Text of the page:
Africa continues to offer attractive opportunities within the group's global portfolio of businesses. In the last decade, the economies of sub-Saharan Africa have grown faster than the newly industrialised Asian economies (albeit from a low base) and have proved resilient to the global recession. With moderating inflation, growing trade surpluses, falling external debt and expanding populations, Africa's economic prospects are encouraging. Per capita consumption of beer is low but rising. There's also good potential for substituting commercial brands for unregulated and unsafe home brews and for introducing new products at the premium end of the portfolio – strategies that SABMiller is vigorously pursuing.
After 10 years of steadily rising demand across Africa, one of SABMiller's top priorities has been to increase capacity to keep pace. The past two years have seen substantial investment with new breweries at Mbeya in Tanzania, Nampula in Mozambique, Luanda in Angola and Juba in Southern Sudan as well as upgrades and expansions at Jinja in Uganda and Lusaka in Zambia. The group has also purchased the Pabod brewery in Port Harcourt to gain its first foothold in Nigeria, the second-largest beer market on the continent.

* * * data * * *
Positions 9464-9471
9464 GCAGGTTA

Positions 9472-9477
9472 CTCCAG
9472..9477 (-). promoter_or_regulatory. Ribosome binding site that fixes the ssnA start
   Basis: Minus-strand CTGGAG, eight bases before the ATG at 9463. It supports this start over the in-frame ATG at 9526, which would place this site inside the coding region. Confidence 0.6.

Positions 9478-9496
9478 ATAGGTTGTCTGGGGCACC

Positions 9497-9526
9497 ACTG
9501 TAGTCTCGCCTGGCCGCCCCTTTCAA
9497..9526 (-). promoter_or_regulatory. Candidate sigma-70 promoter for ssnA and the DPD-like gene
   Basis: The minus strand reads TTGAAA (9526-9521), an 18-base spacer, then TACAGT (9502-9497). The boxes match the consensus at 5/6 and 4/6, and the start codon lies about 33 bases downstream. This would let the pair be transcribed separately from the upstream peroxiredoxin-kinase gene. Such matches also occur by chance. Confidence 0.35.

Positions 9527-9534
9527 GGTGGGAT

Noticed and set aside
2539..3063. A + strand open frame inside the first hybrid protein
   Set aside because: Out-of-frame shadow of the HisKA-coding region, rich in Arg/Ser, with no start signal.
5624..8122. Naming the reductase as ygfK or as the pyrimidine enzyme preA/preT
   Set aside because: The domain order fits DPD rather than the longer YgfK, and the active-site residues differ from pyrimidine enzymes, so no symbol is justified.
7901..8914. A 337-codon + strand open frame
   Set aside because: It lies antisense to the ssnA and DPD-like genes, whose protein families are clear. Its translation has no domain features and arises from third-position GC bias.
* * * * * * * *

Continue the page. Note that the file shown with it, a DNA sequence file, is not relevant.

Other acquisitions have further diversified the portfolio into non-beer categories – part of a strategy of using the existing operational infrastructure to sell water, soft drinks and malt drinks alongside beer. In the past two years SABMiller has acquired a Zambian maheu business (a non-alcoholic traditional beverage), and three water businesses – Voltic in Ghana and Nigeria, Rwenzori in Uganda and Ambo in Ethiopia. Africa's water market is growing at 17.5% a year and water has grown to 4% of sales volume within SABMiller's African portfolio in just two years.
In Ghana, new facilities for Club soft drinks produced a leap in sales after a period in which growth was constrained by lack of availability. Also in Ghana, Voltic's sales have done well after improvements in availability and distribution. To meet growing demand in Angola and Southern Sudan, the business opened a new soft drinks plant in Luanda and began producing soft drinks and water in Juba, all adding further value to SABMiller's African portfolio.
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